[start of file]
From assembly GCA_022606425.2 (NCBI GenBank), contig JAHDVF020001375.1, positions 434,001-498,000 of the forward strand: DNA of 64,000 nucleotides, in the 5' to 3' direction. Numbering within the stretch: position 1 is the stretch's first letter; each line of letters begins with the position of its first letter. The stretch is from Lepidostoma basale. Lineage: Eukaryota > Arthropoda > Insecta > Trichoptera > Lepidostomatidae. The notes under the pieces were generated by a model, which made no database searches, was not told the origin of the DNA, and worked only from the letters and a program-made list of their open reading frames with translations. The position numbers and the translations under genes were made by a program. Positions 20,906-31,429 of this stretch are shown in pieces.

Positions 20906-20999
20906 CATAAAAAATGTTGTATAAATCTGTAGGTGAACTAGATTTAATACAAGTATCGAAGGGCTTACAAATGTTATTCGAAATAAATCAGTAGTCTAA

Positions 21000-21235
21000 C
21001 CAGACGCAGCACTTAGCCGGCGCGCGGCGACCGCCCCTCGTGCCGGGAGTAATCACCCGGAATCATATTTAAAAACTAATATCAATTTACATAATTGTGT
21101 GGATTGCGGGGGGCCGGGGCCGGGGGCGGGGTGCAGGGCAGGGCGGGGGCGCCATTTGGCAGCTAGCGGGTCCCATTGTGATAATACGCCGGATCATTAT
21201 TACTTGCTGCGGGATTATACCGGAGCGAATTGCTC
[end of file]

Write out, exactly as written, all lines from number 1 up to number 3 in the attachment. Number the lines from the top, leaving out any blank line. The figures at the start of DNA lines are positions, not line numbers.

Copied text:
From assembly GCA_022606425.2 (NCBI GenBank), contig JAHDVF020001375.1, positions 434,001-498,000 of the forward strand: DNA of 64,000 nucleotides, in the 5' to 3' direction. Numbering within the stretch: position 1 is the stretch's first letter; each line of letters begins with the position of its first letter. The stretch is from Lepidostoma basale. Lineage: Eukaryota > Arthropoda > Insecta > Trichoptera > Lepidostomatidae. The notes under the pieces were generated by a model, which made no database searches, was not told the origin of the DNA, and worked only from the letters and a program-made list of their open reading frames with translations. The position numbers and the translations under genes were made by a program. Positions 20,906-31,429 of this stretch are shown in pieces.

Positions 20906-20999
20906 CATAAAAAATGTTGTATAAATCTGTAGGTGAACTAGATTTAATACAAGTATCGAAGGGCTTACAAATGTTATTCGAAATAAATCAGTAGTCTAA